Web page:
Iran announced it was building a new centrifuge production plant at its Natanz nuclear facility, indicating a possible future restart to enrichment activity following the U.S.’s withdrawal from the 2015 nuclear agreement.
Iran has vowed to limit enrichment of nuclear material to sub-weapons grade levels under the Joint Comprehensive Plan of Action (JCPOA), but the new plant suggests that the country could be bolstering its ability to ramp up nuclear activity should the agreement collapse further, according to the New York Times.
President Donald Trump confirmed that the U.S. would abandon the deal last month, calling it “defective at its core” and reimposing sanctions on Iran’s central bank chief. Trump also warned Iran against restarting its nuclear program, threatening “very severe consequences.” Other signatories, including Germany, France, and the U.K., are now trying to salvage the deal.
Ali Akbar Salehi, the head of the Atomic Energy Organization of Iran, told Iranian state television that the new centrifuge facility remained “in line with our safeguard commitments” under the deal, according to the Times. In a speech Monday, Ayatollah Ali Khamenei, Iran’s supreme leader, called on the country’s atomic agency to begin preparations to increase uranium enrichment capacity, reports the Tehran Times. Though he reiterated that the country would abide by the accord’s constraints, which limits uranium enrichment to 3.67%.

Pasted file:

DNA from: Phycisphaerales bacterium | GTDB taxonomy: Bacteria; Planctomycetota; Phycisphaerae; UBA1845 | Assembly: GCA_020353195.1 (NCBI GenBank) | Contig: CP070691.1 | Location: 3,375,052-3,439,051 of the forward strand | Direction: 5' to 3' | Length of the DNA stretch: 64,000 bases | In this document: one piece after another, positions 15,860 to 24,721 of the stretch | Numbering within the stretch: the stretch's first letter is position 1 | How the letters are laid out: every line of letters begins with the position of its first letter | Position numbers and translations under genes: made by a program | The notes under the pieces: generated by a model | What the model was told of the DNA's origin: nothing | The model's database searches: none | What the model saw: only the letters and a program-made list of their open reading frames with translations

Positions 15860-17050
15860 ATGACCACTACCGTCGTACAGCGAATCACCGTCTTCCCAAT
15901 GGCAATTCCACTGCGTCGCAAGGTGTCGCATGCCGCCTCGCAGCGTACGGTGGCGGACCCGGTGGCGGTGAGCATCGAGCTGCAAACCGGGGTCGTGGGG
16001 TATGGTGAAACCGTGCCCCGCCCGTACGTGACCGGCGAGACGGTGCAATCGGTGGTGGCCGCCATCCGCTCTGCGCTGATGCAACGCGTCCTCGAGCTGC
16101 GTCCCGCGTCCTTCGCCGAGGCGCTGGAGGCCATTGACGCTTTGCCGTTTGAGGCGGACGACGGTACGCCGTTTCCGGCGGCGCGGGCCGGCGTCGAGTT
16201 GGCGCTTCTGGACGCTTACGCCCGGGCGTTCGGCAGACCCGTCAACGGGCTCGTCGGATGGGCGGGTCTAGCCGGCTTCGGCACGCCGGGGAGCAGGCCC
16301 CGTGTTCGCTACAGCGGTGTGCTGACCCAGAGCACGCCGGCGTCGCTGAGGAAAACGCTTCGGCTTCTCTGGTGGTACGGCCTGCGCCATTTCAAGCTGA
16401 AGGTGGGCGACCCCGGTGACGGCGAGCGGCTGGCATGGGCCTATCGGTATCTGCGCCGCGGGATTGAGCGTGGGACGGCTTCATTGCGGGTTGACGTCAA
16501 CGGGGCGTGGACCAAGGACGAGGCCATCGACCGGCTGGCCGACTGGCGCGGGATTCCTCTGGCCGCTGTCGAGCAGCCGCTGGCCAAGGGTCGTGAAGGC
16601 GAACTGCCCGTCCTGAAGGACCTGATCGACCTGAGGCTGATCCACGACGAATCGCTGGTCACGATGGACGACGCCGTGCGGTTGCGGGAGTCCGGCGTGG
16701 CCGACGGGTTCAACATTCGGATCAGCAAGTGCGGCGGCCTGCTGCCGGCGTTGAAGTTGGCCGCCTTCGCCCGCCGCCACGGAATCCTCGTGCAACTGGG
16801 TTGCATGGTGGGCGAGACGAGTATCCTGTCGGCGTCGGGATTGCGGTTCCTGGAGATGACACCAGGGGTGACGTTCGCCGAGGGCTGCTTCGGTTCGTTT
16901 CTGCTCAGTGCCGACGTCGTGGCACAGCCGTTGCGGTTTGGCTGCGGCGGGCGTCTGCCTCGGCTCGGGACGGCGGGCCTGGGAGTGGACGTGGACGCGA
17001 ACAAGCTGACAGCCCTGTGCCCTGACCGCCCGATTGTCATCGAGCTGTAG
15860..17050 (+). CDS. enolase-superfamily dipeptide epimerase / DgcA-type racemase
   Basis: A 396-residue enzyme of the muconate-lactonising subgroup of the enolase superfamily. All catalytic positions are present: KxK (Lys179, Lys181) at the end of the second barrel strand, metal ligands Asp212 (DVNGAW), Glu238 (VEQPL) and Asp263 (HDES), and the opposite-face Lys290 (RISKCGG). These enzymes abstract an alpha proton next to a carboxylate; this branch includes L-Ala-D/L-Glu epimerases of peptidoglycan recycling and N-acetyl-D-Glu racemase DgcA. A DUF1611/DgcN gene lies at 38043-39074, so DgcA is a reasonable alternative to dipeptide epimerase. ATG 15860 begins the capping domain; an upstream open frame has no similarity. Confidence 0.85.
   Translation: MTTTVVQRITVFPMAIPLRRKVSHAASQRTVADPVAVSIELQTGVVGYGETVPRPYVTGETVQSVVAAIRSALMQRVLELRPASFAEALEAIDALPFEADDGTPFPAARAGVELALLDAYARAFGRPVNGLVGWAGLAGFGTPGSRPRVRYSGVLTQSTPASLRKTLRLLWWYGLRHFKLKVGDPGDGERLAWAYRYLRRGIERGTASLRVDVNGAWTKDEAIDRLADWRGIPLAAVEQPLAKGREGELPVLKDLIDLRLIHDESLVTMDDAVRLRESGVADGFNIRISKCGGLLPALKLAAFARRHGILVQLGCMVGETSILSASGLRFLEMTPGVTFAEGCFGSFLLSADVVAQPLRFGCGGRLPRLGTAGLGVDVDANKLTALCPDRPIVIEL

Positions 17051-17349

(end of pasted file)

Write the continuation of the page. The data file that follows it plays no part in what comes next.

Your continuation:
Iran’s nuclear facilities are regularly monitored by the International Atomic Energy Agency (IAEA) under the 2015 agreement.
It remains unclear if or when the facility will begin making new centrifuges. An IAEA spokesperson said Tuesday that they received a letter from Iran declaring a “tentative schedule” to start production of uranium hexafluoride, the raw material for the centrifuges, the BBC reports.